« السابقةمتابعة »
WILLIAM WORDS WORTH.
tions of Early Childhood. ................. 356
AUGUSTUS MONTAGUE TOPLADY.
Love to God...
HENRY KIRKE WHITE.
The Christian's Progress..
Lines written on Survey of the Heavens.... 415
ENGLAND AND AMERICA
This poet, who was born in 1540, is very justly placed among the worthies of early English poetical literature. He was bred to the law, but quitted it, and served with distinction against the Spaniards. His principal work is “ The Fruits of War," which relates to the adventures of his voyage. In his youth he was a profligate, but he lived to amend his ways, and became a wise and good man. He died in a religious, calm, and happy frame of mind, in 1577. The writings of Gascoigne are more the result of observation than of creative genius. For the age in which he lived, the verse is uncommonly smooth, flowing, and unaffected.
From depth of dole, wherein my soul doth dwell,
From heavy heart, which harbors in my breast,
From troubled sprite, which seldom taketh rest,
My God, my Lord, my lovely Lord, alone
To thee I call, to thee I make my moan.
This woful plaint
Wherein I faint;
Oh! bend thine ears attentively to hear,
Oh! turn thine eyes, behold me how wail !
Oh! hearken, Lord, give ear for mine avail, Oh ! mark in mind the burdens that I bear ; See how I sink in sorrows everywhere.
Behold and see what dolors I endure,
Give ear and mark what plaints I put in ure ;' Bend willing ears; and pity therewithal
My willing voice,
Which hath no choice But
ermore upon thy name to call.
If thou, good Lord, shouldst take thy rod in hand,
If thou regard what sins are daily done,
If thou take hold where we our works begun, If thou decree in judgment for to stand, And be extreme to see our 'scuses' scanned ;
If thou take note of every thing amiss,
And write in rolls how frail our nature is, O glorious God, O King, O Prince of power !
What mortal wight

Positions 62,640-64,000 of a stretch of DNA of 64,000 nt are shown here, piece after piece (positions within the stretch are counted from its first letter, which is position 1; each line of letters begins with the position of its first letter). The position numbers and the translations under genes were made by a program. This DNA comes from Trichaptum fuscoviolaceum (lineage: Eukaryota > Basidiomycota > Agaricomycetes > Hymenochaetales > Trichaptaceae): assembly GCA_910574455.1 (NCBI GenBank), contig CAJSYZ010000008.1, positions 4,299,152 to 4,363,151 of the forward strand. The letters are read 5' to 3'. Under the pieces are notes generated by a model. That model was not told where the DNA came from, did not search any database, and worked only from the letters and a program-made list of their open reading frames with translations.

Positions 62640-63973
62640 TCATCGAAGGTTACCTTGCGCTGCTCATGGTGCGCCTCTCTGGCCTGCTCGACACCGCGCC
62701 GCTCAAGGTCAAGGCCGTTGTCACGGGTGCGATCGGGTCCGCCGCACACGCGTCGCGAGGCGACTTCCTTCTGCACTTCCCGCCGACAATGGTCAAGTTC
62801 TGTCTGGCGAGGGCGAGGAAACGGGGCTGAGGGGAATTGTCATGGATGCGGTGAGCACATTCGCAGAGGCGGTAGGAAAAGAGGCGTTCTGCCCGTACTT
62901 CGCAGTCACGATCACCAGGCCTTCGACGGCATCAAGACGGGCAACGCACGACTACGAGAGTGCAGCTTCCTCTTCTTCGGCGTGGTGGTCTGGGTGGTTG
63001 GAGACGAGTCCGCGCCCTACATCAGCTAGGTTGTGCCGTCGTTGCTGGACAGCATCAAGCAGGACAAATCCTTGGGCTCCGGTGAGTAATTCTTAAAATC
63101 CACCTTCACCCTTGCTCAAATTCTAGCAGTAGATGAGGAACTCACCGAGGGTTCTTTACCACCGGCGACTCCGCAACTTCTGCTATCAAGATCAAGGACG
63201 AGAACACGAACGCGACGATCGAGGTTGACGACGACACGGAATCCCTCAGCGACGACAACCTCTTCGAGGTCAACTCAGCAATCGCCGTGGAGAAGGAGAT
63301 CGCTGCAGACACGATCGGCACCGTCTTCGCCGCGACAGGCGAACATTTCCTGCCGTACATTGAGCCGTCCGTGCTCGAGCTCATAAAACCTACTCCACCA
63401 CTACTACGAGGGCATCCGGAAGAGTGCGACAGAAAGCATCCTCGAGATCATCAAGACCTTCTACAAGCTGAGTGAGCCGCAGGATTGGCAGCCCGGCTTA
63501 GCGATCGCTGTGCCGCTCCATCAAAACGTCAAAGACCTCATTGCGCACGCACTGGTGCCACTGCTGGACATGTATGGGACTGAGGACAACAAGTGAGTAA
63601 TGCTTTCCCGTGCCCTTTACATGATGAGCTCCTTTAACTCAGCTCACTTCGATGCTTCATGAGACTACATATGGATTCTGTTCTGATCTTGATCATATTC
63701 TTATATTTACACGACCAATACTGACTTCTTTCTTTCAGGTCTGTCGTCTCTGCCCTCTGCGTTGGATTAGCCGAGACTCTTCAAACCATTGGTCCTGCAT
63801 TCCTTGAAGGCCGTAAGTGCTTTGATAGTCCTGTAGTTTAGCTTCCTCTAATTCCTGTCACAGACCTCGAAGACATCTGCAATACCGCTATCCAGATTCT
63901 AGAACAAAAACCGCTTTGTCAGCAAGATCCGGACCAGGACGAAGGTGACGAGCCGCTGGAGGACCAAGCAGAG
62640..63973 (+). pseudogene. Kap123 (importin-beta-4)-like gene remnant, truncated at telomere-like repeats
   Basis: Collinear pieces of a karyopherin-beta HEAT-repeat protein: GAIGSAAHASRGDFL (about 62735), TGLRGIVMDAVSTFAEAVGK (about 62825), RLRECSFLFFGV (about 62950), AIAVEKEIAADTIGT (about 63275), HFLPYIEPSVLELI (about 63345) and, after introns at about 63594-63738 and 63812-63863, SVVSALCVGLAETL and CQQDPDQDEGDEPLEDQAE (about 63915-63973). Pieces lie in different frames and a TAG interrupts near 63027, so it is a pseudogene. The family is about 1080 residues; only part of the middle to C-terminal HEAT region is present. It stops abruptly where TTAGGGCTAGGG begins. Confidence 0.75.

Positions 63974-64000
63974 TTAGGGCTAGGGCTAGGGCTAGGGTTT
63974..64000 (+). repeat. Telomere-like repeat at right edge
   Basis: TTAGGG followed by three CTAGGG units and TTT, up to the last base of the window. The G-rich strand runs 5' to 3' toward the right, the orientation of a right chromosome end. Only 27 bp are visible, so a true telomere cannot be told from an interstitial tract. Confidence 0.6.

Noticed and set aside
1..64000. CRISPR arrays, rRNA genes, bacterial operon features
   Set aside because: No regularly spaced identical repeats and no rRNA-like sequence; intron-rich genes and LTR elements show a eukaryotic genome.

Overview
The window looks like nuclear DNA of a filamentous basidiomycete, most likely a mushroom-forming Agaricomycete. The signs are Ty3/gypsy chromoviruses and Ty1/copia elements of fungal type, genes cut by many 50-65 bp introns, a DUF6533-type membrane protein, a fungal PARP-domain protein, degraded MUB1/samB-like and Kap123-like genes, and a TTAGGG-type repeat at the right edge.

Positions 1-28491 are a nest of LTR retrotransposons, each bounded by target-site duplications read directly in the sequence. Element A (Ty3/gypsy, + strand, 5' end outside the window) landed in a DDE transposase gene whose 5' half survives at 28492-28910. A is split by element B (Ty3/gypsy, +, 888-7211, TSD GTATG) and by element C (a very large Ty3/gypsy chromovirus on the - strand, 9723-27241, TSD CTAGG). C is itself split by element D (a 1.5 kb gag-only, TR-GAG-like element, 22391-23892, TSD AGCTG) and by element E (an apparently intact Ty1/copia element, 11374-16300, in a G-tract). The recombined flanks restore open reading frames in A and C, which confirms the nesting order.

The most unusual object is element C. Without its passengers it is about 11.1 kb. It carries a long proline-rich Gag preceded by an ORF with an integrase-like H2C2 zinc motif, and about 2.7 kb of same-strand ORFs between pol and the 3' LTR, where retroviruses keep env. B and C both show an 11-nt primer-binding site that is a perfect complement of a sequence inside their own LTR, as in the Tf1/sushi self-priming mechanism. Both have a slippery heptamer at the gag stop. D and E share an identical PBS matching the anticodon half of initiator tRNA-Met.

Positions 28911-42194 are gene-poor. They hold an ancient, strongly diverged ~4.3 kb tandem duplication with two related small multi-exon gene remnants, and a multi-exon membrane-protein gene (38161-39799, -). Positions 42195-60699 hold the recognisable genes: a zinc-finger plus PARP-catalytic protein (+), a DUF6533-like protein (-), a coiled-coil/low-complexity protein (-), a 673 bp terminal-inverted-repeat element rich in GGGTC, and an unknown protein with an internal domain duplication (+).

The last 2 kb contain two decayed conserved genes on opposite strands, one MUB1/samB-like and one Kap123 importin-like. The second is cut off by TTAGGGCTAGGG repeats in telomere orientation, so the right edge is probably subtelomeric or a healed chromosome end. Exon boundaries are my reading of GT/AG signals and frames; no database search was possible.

May thus have light
But thou art good, and hast of mercy store,
Thou not delight'st to see a sinner fall,
Thou hearkenest first, before we come to call, Thine ears are set wide open evermore, Before we knock thou comest to the door;
Thou art more prest to hear a sinner cry
Than he is quick to climb to thee on high. Thy mighty name be praised then alway,
Let faith and fear
True witness bear,
I look for thee, my lovely Lord, therefore
For thee I wait, for thee I tarry still,
eyes do long to gaze on thee my fill,
My soul doth thirst to take of thee a taste,
My soul desires with thee for to be placed. And to thy words, which can no man deceive,
Mine only trust,
My love and lust,
Before the break or dawning of the day,
Before the light be seen in lofty skies,
Before the sun appear in pleasant wise, Before the watch, (before the watch, I say,) Before the ward that waits therefore alway,
My soul, my sense, my secret thought, my sprite,
My will, my wish, my joy, and my delight, Unto the Lord, that sits in heaven on high,
With hasty wing
From me doth Aling,
O Israel! O household of the Lord !
O Abraham's sons ! O brood of blessed seed !
O chosen sheep, that love the Lord indeed!
For He hath mercy evermore at hand,
His fountains flow, his springs do never stand ; And plenteously He loveth to redeem
Such sinners all
As on Him call,